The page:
Readers don't have to share goth girl Raven's passion for vampire lore to appreciate her misadventures in Dullsville, a town "bigger than a cave, but small enough to feel claustrophobic." Growing up with her brother, Nerd Boy, and ex-hippie parents now bent on climbing the corporate ladder, 16-year-old Raven has always been a misfit. Alternately tormented and chased by popular soccer player Trevor Mitchell, Raven fears she will never meet a true soul mate. Then some ghostly pale Romanians move into a nearby abandoned mansion. While rumors regarding the new family's vampire tendencies fly around town, Raven becomes enamored with the hauntingly handsome son, Alexander Sterling, who rarely ventures from his attic bedroom. Some second-rate sleuthing around the mansion gets Raven in trouble but also wins her a date with the youth she rapturously calls "Gothic Guy, Gothic Mate, Gothic Prince." As in her Teenage Mermaid, Schreiber adds some refreshing twists to genre archetypes and modern-day stereotypes. Raven's ill-fated flirtation will bring more laughs than heartache, and if the ending is a bit rushed, elsewhere the comic timing is dead-on. Ages 12-up. (Aug.) Copyright 2003 Reed Business Information.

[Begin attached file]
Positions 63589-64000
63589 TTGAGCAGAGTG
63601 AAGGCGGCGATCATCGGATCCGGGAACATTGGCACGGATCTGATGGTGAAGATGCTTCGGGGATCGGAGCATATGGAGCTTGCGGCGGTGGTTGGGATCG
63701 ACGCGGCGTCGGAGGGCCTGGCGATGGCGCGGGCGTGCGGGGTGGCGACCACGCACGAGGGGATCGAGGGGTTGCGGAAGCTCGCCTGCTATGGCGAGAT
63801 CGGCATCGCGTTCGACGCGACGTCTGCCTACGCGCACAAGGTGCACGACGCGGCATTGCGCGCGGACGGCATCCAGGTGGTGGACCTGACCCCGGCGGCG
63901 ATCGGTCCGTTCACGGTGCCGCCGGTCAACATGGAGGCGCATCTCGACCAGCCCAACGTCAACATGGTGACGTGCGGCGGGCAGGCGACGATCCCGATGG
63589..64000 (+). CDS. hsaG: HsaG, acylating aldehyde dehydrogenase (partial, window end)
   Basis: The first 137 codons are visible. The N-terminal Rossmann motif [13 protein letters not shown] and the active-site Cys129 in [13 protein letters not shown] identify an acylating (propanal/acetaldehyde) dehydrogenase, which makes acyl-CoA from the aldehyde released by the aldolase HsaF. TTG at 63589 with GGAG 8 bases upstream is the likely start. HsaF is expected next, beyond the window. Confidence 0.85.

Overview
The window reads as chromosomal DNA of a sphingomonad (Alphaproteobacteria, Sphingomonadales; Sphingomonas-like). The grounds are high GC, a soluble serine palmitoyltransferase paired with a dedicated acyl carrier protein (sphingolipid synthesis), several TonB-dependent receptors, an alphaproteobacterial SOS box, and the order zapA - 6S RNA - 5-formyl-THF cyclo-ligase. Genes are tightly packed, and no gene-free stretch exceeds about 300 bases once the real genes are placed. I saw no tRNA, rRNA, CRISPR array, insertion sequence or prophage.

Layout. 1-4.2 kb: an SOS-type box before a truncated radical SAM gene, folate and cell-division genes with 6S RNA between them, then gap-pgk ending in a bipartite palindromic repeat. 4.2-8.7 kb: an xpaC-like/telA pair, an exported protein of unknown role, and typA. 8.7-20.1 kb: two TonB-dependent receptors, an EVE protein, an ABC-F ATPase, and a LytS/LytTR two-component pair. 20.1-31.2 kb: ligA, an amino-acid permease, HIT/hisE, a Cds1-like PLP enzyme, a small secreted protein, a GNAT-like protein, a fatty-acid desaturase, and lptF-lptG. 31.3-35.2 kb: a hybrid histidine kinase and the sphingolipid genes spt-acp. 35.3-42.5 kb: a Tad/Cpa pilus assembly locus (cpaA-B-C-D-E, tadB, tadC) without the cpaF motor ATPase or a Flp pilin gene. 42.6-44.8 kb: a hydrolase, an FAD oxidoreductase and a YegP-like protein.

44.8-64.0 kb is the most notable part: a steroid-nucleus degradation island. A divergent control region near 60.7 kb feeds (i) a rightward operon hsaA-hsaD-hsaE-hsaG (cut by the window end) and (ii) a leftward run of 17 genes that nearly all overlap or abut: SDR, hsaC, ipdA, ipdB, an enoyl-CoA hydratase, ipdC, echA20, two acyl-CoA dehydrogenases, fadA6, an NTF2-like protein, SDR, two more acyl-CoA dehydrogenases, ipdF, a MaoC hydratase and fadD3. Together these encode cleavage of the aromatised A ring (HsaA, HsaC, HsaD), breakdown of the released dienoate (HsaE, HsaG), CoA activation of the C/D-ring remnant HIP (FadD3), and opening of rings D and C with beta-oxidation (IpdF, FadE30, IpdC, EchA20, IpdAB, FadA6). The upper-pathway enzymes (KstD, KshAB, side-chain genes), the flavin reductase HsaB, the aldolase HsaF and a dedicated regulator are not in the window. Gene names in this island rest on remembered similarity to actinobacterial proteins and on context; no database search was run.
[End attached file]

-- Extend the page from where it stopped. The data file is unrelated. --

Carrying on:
Gr 7 Up-Raven, 16, doesn't fit in at school or home. This goth-girl is obsessed with vampires and when a new family moves into the old town mansion, she is convinced that the son, Alexander, is a vampire. The story swirls around and through sibling rivalry, peer relationships, friendships, and love. Raven is a feisty protagonist with a quick wit and a real sense of self. She defends herself and her friends, often besting her peers with humor and a quick tongue. As her connection with Alexander deepens, she comes to understand her family better. It is through his shadowy character that readers are kept off balance. Schreiber weaves a tale that is more about acceptance and friendship than about vampire behavior and culture, and sustains a tone that draws readers to the characters rather than to horrific plot developments that would keep them reading. There is far less intensity than in Annette Curtis Klause's Silver Kiss (Laurel-Leaf, 1992) and less moodiness than that found in Amelia Atwater-Rhodes's Midnight Predator (2002) and Shattered Mirror (2001, both Delacorte). While the ending isn't tied up in a neat and pretty bow, it fits the style and tone. All in all, a good read for those who want a vampire love story without the gore.-Molly S. Kinney, Peach Public Libraries, Fort Valley, GA Copyright 2003 Reed Business Information.